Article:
This final message of the series recaps the essential themes of the series and highlights the way in which the paradoxes of slavery to Christ transform a negative thing into a thing of joy.
It is difficult to fully comprehend just how wonderfully amazing the grace of God in Christ is until we realize the other side of the story. It is a universal reality that apart from Christ we are slaves to sin, the most devastating and degenerating power ever to afflict the human race. Sin corrupts the entire person leading to misery and condemnation. But when we embrace grace in Jesus Christ we find freedom from the wretched clutches of sin.
The words “master” and “slave” are relational counterparts, as are their Greek terms “kurios” and “doulos” which are found in the New Testament. In 1st century Roman culture the experience of a slave was dependent upon the nature and character of the master. If they had a cruel and unjust master then their experience was likely a harsh one. But if they had a benevolent and upright master then they would likely have an esteemed experience. As slaves of Jesus Christ our experience parallels the experience of the 1st century Roman slave. Jesus is repeatedly referred in the New Testament with the titles “Lord,” “Master,” and “Owner.” Those titles reveal to us that He is the rightful master of those who are His followers. By looking at His nature and character revealed in the New Testament we see that those who are His slaves can count it a privilege of the highest degree and trust that He will most certainly care for those who are His.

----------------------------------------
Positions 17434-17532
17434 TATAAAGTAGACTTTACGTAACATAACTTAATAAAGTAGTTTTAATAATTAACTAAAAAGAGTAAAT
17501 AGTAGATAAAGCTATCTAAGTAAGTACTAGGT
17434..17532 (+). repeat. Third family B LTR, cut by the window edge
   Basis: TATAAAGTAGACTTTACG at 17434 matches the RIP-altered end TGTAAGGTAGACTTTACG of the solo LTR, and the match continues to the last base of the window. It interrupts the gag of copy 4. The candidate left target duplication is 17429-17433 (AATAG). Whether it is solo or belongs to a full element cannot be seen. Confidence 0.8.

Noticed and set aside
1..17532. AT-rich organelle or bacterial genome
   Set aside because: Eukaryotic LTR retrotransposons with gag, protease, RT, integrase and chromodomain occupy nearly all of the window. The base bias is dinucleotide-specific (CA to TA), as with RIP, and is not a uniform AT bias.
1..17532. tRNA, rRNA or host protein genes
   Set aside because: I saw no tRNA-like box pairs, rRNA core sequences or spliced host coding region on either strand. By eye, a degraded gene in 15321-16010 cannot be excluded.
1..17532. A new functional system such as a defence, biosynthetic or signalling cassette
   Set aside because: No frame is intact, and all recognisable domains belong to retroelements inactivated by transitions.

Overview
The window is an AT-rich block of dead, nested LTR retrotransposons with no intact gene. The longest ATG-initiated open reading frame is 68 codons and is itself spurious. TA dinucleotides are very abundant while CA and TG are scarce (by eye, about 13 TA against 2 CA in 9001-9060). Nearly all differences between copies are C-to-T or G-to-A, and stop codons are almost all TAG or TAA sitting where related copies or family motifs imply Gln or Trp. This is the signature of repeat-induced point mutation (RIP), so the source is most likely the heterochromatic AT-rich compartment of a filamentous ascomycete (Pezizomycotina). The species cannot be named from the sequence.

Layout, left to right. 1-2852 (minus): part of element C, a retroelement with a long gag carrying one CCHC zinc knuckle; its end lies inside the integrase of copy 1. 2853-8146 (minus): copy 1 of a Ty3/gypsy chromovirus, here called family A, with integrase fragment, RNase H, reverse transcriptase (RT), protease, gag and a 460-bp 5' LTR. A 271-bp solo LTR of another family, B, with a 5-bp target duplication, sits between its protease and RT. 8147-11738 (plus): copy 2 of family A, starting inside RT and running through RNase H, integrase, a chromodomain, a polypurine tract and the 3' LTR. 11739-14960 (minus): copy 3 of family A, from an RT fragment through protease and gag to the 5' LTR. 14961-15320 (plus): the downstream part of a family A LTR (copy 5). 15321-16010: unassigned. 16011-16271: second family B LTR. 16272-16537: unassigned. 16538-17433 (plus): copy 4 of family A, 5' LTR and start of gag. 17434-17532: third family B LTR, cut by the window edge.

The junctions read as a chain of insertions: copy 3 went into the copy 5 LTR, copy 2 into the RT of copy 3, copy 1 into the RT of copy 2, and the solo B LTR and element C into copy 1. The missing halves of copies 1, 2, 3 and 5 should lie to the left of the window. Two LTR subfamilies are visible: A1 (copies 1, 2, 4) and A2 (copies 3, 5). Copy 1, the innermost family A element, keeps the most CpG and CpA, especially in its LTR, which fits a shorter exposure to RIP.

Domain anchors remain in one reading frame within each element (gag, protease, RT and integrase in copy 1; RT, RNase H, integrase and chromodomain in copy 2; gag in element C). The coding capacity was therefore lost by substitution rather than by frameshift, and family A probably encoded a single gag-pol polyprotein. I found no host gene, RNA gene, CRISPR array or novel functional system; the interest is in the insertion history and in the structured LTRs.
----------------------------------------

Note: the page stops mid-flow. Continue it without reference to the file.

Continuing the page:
“Christian” seems to be a word that gets thrown around a lot these days. It seems as though everyone thinks they’re a Christian today and at the same time everyone wants nothing to do with the term. We find the word planted in front of everything from our nation to music to amusement parks. But what does it really mean to call ourselves “Christian”? Is there any clear answer out there to this question? What does the Bible have to say, if anything, about it? Though the word “Christian” is found only three times in the New Testament the Bible has a great deal to say about what it really means to call ourselves “Christian.” If we claim that title as our own then it means we are a wholehearted follower of Jesus Christ completely devoted to His will and seeking to please Him above all else. Time and again the New Testament affirms this through the use of the most frequently used phrase designating followers of Jesus Christ: doulos of God or of Christ. This series will take a look at that phrase and its implications for our day to day lives.
When Jesus invited people to be His followers of disciples, what exactly did He mean, and how did those who were His earliest followers understand His request and live it out? A survey of the New Testament reveals many terms and phrases that identify followers of Jesus Christ and each helps us understand what it means to be a Christian. Yet, one metaphor is used more frequently than any other. It is doulos of God or of Christ. As we look at the meaning of this phrase and how early followers of Jesus applied it to themselves it becomes clear what it means to be a Christian. To be a Christian demands that I devote myself completely to Christ as His slave.